English skills are essential for Hong Kong to remain a ‘world city’
I refer to Elbert Lee’s article (“How English can save Hong Kong from becoming just another Chinese city”, February 1).
I agree with Mr Lee’s argument that Hong Kong must protect its bilingualism, on which the city has prided itself ever since it was colonised by the British.
Twenty years on from the handover, English is still an official language of Hong Kong, and is still the international lingua franca. Hong Kong may no longer be a British colony, but it’s still an international business hub that has earned its branding as “Asia’s world city”.
To maintain this coveted title, it’s imperative that Hong Kong maintains its bilingualism, or, as Lee warns, it will simply “just another city” in China.
Sadly, I can’t help but worry about the city’s ever-waning English standards and an increasingly passive attitude towards learning the language.
According to surveys conducted in recent years by Education First, even non-English-speaking countries in Asia – like South Korea and Japan – have surpassed the city in terms of English proficiency. This trend has to be reversed.
For one, the government needs to do more to promote English in Hong Kong. Government officials need to lead by example, by having at least a reasonable grasp of English as well as demonstrating a positive attitude and a willingness to speak the language, which they appears to fall short on at times.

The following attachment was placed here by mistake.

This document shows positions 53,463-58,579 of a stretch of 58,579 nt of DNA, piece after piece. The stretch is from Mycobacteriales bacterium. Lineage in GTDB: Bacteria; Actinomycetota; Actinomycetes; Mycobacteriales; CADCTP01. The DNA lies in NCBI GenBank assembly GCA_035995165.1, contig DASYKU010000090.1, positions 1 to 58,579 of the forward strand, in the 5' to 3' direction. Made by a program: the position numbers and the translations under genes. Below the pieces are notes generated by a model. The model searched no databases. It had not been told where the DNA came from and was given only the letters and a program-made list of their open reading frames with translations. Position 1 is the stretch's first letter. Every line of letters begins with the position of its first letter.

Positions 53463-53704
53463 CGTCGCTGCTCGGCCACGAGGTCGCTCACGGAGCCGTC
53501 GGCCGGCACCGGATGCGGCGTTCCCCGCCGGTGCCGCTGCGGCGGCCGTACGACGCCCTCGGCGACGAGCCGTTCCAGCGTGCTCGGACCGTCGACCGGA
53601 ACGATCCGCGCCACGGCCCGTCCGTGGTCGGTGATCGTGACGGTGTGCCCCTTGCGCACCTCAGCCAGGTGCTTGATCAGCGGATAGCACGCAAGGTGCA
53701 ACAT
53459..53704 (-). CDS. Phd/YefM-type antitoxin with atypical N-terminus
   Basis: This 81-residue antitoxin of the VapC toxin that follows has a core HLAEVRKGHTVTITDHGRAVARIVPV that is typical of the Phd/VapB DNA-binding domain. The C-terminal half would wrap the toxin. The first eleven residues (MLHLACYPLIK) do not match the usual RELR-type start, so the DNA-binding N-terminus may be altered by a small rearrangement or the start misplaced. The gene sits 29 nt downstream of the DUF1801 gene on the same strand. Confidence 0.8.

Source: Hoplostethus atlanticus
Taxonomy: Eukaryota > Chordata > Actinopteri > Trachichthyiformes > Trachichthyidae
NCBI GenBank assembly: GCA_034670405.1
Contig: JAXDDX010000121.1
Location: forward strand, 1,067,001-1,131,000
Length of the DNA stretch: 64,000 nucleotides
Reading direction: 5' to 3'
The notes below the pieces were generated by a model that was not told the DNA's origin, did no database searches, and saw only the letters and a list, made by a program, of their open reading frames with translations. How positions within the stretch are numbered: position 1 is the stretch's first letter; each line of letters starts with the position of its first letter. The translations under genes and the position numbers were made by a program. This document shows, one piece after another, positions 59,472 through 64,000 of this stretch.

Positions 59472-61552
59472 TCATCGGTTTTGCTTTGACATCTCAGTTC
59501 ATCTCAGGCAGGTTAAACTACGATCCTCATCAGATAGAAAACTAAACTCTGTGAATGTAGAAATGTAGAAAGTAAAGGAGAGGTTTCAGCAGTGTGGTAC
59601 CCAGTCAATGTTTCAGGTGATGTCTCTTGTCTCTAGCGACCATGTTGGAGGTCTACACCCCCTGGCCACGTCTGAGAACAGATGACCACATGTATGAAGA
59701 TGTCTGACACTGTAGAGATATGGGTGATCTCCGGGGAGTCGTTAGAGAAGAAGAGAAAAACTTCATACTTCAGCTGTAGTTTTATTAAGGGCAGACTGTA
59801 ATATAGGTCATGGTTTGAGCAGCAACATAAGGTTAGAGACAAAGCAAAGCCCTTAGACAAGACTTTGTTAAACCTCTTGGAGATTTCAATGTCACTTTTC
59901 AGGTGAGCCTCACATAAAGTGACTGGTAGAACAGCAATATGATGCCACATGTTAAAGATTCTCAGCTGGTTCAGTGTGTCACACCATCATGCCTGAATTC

Another issue is that the overall English environment in Hong Kong is simply inadequate, and more needs to be done to address this.
There needs to be more English in media such as radio, television and local websites. English teachers, both local and NET (native-speaking English teachers), need to be better trained and the language needs to be taught in a more enjoyable way, rather than through tedious, outdated textbooks and exams. Most Hong Kong locals simply need to be given more of an incentive to learn or improve their English skills.
These are just a few ways in which we can help reverse the worrying trend of declining English standards in Hong Kong.
Andrew Nunn, Stanley